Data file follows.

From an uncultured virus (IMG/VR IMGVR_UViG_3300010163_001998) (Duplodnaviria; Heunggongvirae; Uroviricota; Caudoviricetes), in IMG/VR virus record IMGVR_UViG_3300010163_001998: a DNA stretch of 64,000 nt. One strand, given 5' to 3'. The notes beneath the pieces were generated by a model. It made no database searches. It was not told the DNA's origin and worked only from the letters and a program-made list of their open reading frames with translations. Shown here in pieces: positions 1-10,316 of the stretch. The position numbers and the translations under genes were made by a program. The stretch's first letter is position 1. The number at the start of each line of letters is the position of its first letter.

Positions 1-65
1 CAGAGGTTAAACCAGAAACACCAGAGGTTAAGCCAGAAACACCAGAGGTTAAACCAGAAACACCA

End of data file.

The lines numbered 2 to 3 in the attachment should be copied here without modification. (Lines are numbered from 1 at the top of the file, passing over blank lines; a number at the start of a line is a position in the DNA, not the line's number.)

Positions 1-65
1 CAGAGGTTAAACCAGAAACACCAGAGGTTAAGCCAGAAACACCAGAGGTTAAACCAGAAACACCA